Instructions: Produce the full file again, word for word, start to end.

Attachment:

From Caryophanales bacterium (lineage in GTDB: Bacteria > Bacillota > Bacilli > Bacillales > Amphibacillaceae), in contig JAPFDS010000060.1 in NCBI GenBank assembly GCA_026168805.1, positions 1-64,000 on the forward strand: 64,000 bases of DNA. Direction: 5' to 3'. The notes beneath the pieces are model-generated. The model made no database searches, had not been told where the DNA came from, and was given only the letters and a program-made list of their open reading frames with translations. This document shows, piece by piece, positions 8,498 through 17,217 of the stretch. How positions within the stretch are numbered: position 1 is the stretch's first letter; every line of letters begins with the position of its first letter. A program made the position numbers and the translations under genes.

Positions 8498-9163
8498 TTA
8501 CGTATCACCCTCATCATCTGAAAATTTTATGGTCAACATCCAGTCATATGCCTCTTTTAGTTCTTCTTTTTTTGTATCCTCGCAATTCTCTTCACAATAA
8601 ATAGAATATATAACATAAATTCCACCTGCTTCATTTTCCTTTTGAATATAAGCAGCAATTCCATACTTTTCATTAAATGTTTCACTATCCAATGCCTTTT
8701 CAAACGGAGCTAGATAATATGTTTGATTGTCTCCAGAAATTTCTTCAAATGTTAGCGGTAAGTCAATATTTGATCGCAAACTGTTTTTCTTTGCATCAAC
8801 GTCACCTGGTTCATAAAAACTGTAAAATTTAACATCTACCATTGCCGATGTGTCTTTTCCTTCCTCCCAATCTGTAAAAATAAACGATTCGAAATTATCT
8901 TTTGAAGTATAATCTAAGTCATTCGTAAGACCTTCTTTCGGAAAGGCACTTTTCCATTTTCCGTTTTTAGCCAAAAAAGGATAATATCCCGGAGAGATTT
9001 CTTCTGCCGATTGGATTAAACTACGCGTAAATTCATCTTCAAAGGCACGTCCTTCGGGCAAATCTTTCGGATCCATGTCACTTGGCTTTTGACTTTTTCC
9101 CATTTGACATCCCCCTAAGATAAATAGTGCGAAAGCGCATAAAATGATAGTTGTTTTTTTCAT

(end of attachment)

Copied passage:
From Caryophanales bacterium (lineage in GTDB: Bacteria > Bacillota > Bacilli > Bacillales > Amphibacillaceae), in contig JAPFDS010000060.1 in NCBI GenBank assembly GCA_026168805.1, positions 1-64,000 on the forward strand: 64,000 bases of DNA. Direction: 5' to 3'. The notes beneath the pieces are model-generated. The model made no database searches, had not been told where the DNA came from, and was given only the letters and a program-made list of their open reading frames with translations. This document shows, piece by piece, positions 8,498 through 17,217 of the stretch. How positions within the stretch are numbered: position 1 is the stretch's first letter; every line of letters begins with the position of its first letter. A program made the position numbers and the translations under genes.

Positions 8498-9163
8498 TTA
8501 CGTATCACCCTCATCATCTGAAAATTTTATGGTCAACATCCAGTCATATGCCTCTTTTAGTTCTTCTTTTTTTGTATCCTCGCAATTCTCTTCACAATAA
8601 ATAGAATATATAACATAAATTCCACCTGCTTCATTTTCCTTTTGAATATAAGCAGCAATTCCATACTTTTCATTAAATGTTTCACTATCCAATGCCTTTT
8701 CAAACGGAGCTAGATAATATGTTTGATTGTCTCCAGAAATTTCTTCAAATGTTAGCGGTAAGTCAATATTTGATCGCAAACTGTTTTTCTTTGCATCAAC
8801 GTCACCTGGTTCATAAAAACTGTAAAATTTAACATCTACCATTGCCGATGTGTCTTTTCCTTCCTCCCAATCTGTAAAAATAAACGATTCGAAATTATCT
8901 TTTGAAGTATAATCTAAGTCATTCGTAAGACCTTCTTTCGGAAAGGCACTTTTCCATTTTCCGTTTTTAGCCAAAAAAGGATAATATCCCGGAGAGATTT
9001 CTTCTGCCGATTGGATTAAACTACGCGTAAATTCATCTTCAAAGGCACGTCCTTCGGGCAAATCTTTCGGATCCATGTCACTTGGCTTTTGACTTTTTCC
9101 CATTTGACATCCCCCTAAGATAAATAGTGCGAAAGCGCATAAAATGATAGTTGTTTTTTTCAT